A recently filed case in California federal court alleges that Facebook’s highly sophisticated advertising service, which allows advertisers to include and exclude specific classes of users from the advertisement’s audience violates the federal fair housing act. The plaintiffs are asking the court to certify a nationwide class action to allow potentially thousands of plaintiffs to join the suit.
According to the complaint, Facebook’s Ad Platform has an “Exclude People” and an “Include People” feature.
This means that an advertiser can work with Facebook to create an audience that is more likely receptive to the advertisement. So, if the ad is for infant diapers, the advertiser would ask Facebook to home in on young parents. The advertiser may at the same time ask Facebook to exclude older users. There is nothing inherently wrong about that use of the feature.
But advertising is not a one size fits all proposition. And advertisements for housing are subject to more scrutiny than other advertisements. The Fair Housing Act of 1968 makes it unlawful:
To make, print, or publish, or cause to be made, printed, or published any notice, statement, or advertisement, with respect to the sale or rental of a dwelling that indicates any preference, limitation, or discrimination based on race, color, religion, sex, handicap, familial status, or national origin, or any intention to make any such preference, limitation, or discrimination.
And regulations promulgated under the Act include in the definition of discriminatory conduct:
Selecting media or locations for advertising the sale or rental of dwellings which deny particular segments of the housing market information about housing opportunities because of race, color, religion, sex, handicap, familial status, or national origin.
This means that targeted advertising, which may be innocuous for infant diaper ads is more problematic for housing advertisements. And plaintiffs are using Facebook’s own description of the Ad Platform product against it. The complaint includes this passage from the Facebook website:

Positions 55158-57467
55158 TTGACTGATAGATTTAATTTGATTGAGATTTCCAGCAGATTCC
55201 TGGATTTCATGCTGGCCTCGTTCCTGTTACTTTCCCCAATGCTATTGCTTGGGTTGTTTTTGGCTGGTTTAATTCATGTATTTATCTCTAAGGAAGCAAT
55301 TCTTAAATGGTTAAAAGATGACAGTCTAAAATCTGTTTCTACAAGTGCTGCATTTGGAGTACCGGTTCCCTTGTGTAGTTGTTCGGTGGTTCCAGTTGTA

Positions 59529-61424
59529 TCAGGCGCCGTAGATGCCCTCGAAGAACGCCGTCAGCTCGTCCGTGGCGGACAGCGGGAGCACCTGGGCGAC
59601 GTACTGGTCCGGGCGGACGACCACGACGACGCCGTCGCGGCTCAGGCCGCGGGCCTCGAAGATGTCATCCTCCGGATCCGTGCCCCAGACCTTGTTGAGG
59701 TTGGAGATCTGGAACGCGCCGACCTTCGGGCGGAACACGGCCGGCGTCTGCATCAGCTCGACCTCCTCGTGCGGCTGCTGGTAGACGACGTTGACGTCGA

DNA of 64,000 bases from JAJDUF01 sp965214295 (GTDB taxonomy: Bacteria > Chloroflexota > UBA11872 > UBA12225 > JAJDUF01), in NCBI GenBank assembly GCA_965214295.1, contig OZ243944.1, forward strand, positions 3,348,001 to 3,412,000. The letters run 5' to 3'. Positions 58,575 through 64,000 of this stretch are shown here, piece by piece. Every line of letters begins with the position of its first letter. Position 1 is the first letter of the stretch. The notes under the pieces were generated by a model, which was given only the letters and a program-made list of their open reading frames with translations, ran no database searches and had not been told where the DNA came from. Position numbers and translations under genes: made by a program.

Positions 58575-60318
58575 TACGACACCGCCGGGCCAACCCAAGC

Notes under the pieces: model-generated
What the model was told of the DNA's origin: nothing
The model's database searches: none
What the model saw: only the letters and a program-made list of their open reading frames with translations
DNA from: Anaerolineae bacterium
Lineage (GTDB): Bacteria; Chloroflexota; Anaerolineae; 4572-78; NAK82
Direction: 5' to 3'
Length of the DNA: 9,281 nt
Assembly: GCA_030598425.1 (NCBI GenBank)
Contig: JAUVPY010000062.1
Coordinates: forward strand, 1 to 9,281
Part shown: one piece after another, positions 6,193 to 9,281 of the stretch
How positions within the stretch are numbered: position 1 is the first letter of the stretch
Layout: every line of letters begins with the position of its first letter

Why you see a particular ad
Our ad system prioritizes what ad to show you based on what advertisers tell us their desired audience is, and we then match it to people who might be interested in that ad. This means we can show you relevant and useful ads without advertisers learning who you are. We don’t sell any individual data that could identify you, like your name.
When an advertiser wants to reach…
Plaintiffs contend that this capability has allowed Facebook, “as recently as 2019, (to mine) user data to create categories of users defined by race or skin color other than white and permitted advertisers to exclude those categories from the audience of housing advertisements.” It also contends that “Facebook approved and published housing advertisements for sale and rental properties which excluded African Americans and single parents and/or that were based on sex, familial status and other protected classes from the ad’s target audience.”
If plaintiffs can prove these allegations, Facebook could have a problem. Facebook may argue, however, that it is immune from liability under the Communications Decency Act. That federal law provides that an internet service provider is not considered the publisher of content submitted by a third party. But typically, that protection does not apply when the internet service provider is involved in the content creation.
Plaintiffs seem to anticipate that defense in their complaint. A large portion of the complaint focuses on the extent of Facebook’s involvement in the creation of the Ad Platform and its efforts to assist advertisers with creating the criteria for defining the audience. Those allegations are no doubt directed at the CDA defense.
This one will be interesting to watch unfold. As is often the case, it’s not so much the tool, as it is the way it’s used.
Jack Greiner is managing partner of Graydon law firm in Cincinnati. He represents Enquirer Media in First Amendment and media issues.
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